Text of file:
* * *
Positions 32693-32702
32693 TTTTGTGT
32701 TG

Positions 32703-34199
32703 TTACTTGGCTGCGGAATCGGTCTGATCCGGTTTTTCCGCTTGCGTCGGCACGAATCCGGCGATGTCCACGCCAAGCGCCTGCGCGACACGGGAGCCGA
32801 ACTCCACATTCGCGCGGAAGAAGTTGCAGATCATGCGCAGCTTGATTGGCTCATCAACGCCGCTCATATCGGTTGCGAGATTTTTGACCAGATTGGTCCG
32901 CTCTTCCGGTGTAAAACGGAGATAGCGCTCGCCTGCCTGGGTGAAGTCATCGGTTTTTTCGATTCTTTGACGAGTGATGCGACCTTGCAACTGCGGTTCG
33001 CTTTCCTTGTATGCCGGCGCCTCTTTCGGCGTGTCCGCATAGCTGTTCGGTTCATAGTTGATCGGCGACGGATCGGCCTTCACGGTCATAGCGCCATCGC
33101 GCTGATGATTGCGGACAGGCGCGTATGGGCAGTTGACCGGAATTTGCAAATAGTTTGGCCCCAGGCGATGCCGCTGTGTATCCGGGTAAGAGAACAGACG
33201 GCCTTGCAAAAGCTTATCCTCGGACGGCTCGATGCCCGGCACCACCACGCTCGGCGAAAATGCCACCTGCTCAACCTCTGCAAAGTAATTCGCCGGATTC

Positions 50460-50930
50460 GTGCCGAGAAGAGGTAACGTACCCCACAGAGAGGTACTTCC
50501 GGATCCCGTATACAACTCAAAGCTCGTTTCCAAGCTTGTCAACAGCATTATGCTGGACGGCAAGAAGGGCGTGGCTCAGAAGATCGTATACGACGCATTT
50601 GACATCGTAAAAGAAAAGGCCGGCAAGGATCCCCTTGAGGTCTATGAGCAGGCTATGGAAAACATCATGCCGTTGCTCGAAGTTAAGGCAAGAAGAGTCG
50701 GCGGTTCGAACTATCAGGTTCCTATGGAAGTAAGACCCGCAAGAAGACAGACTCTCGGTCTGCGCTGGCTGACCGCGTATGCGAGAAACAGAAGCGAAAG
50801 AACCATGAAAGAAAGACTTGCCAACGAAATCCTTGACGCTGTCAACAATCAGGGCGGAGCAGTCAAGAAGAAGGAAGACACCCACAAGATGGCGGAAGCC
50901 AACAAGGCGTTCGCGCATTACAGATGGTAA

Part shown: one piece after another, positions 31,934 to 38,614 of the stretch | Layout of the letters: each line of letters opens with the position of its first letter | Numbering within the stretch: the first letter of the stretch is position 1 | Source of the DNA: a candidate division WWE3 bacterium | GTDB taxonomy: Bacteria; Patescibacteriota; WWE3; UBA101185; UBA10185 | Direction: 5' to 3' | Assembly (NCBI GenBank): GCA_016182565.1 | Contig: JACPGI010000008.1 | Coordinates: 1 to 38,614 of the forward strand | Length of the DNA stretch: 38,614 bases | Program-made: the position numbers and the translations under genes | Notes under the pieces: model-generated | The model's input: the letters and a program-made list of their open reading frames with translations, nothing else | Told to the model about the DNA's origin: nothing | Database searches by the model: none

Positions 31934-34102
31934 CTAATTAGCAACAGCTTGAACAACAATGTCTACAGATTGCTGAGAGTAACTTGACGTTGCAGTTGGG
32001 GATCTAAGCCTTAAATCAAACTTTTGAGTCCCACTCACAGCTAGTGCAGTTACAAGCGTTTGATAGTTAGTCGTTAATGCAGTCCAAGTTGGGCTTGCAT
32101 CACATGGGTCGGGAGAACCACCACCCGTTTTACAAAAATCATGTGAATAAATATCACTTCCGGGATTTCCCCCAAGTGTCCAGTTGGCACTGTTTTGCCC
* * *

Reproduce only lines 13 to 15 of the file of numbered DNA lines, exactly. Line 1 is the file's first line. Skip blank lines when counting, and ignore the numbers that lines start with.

50501 GGATCCCGTATACAACTCAAAGCTCGTTTCCAAGCTTGTCAACAGCATTATGCTGGACGGCAAGAAGGGCGTGGCTCAGAAGATCGTATACGACGCATTT
50601 GACATCGTAAAAGAAAAGGCCGGCAAGGATCCCCTTGAGGTCTATGAGCAGGCTATGGAAAACATCATGCCGTTGCTCGAAGTTAAGGCAAGAAGAGTCG
50701 GCGGTTCGAACTATCAGGTTCCTATGGAAGTAAGACCCGCAAGAAGACAGACTCTCGGTCTGCGCTGGCTGACCGCGTATGCGAGAAACAGAAGCGAAAG